One Sunday in 1946, a US Navy ofﬁcer greeted the parishioners of the little church on Bikini Atoll and gave them the good news: they were, like the Israelites before them, about to make an exodus. The ring of islets in the South Paciﬁc was to be cleared only temporarily — and the atomic bombs to be tested there were not malicious, the Bikinians were assured, but engines of perpetual peace. Weeks later they had been relocated, and by the end of the year a ﬁreball swelled over the atoll, the ﬁrst of 67 nuclear tests in a zone the US called the Paciﬁc Proving Grounds. No one ever went home, needless to add. If you aggregate the ﬁrepower of all the bombs over Bikini, it endured more than one Hiroshima attack a day.
Recently the Hawaii-based artist Jane Chang Mi went through the government archives of some of those tests, whose code names — Nutmeg, Butternut, Hickory, Redwood — were comically unrelated to the Micronesian ﬂora they blasted. The explosions were endlessly photographed, and the archives bulged with mushroom clouds, topographic maps, radiation measurements; there was only a handful of photos of the islanders, with ﬂippant captions on the back. “News that their home atoll had been selected for the 1st peacetime test of the atomic bomb came as a surprise to the Alap natives,” reads the legend on one of the declassiﬁed pictures—which Mi painstakingly sketched for a recent exhibition in Honolulu that explored the twin weapons of images and armaments. Earlier, in a series of pseudo-idyllic photographs in French Polynesia, she had bayoneted the Paciﬁc escapism of perfumers and bottled water purveyors, selling a “purity” accessed via international airport. But here, more murkily, Mi’s drawings were scrambled with historical documents and an overhead view of a nuclear site facing rising sea levels. Where the water laps higher each day, you’ll need more than prelapsarian visions to keep you dry.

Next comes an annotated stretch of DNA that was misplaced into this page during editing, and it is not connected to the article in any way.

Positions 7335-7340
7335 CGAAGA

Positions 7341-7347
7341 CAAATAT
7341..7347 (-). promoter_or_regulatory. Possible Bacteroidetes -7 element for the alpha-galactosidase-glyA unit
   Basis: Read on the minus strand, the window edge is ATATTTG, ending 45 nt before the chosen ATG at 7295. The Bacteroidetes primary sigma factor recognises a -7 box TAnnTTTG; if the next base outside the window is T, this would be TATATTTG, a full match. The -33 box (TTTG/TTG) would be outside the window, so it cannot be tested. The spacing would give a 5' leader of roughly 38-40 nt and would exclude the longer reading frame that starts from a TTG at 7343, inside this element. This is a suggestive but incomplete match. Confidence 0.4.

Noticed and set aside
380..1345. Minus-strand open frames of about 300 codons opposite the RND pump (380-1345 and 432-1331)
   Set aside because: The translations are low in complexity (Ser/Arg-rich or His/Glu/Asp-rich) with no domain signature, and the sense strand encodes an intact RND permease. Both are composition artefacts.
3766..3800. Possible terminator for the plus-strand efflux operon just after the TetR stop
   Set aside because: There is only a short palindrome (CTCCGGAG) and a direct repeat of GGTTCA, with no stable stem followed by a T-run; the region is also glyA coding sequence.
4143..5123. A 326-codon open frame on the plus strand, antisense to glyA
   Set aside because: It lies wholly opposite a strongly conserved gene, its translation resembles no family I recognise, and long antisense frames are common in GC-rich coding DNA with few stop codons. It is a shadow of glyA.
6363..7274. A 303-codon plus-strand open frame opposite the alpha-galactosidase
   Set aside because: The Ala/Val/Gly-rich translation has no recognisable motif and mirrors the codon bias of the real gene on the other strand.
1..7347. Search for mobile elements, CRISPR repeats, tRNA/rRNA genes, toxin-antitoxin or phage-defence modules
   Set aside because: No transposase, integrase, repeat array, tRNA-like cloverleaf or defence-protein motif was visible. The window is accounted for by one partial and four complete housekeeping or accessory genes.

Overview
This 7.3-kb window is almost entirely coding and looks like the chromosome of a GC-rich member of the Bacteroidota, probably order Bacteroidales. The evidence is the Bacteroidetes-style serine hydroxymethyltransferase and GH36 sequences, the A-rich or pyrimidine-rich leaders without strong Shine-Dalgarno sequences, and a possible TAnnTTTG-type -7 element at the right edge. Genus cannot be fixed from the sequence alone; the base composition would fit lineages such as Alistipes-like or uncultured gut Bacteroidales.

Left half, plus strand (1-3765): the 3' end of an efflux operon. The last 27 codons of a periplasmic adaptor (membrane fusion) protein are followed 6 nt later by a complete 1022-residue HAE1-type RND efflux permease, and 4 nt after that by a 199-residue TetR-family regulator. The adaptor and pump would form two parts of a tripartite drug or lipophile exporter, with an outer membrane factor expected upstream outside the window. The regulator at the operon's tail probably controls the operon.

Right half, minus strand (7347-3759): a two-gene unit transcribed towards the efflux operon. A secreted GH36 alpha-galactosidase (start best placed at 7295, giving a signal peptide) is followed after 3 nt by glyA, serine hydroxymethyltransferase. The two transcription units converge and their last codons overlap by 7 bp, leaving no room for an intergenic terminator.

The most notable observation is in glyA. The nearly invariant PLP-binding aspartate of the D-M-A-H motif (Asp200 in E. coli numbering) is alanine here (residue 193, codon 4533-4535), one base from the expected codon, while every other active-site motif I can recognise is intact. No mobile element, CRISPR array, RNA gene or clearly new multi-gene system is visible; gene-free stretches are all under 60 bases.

Mi was born in 1978 and lives between Los Angeles and Honolulu. She trained as an ocean engineer at the University of Hawaii before turning to art. (She’s a throwback, maybe, to an earlier, Renaissance tradition of artist-scientists.) If the collective heritage of the Paciﬁc informs her photographs, videos, and installations, so do her maritime research and her scuba training; for one recent project she dove down to the wreck of the USS Arizona, which lies beneath Pearl Harbor. What constitutes the natural world, and what lies in the realm of history, is a fraught matter in her art, and in Mauna O Wakea, whose grainy views of astronomical observatories belie the bitter disputes about the mountains they stand upon, the distinction may actually be moot. What you ﬁnd when you look up to the heavens is all a matter of the world below.
In the 7th century, the Polynesian explorer Ui-te-Rangiora traveled south from Rarotonga in a war canoe, and is said to have reached a continent covered in snow. Perhaps, perhaps not; but when Mi made the same voyage recently on a triple-masted ship, the frozen land was not what it was. Her windswept, anxious video Deception Island takes us to an atoll off the coast of the Antarctic Peninsula, whose expanses of snow appear less white than ashen. A chinstrap penguin, alone in the gray wasteland, stands on the beach as the storm drives in, but though he ﬂaps his wings and cranes his beak, he plants his webbed feet as ﬁrmly as Friedrich’s Wanderer. This is a sublime of another kind, as empty as the one traversed by the last century’s polar explorers, but remade in ways we can just begin to see. The penguin is not ﬂapping to keep his balance, or to signal to mates. He is ﬂapping because Antarctica is too hot.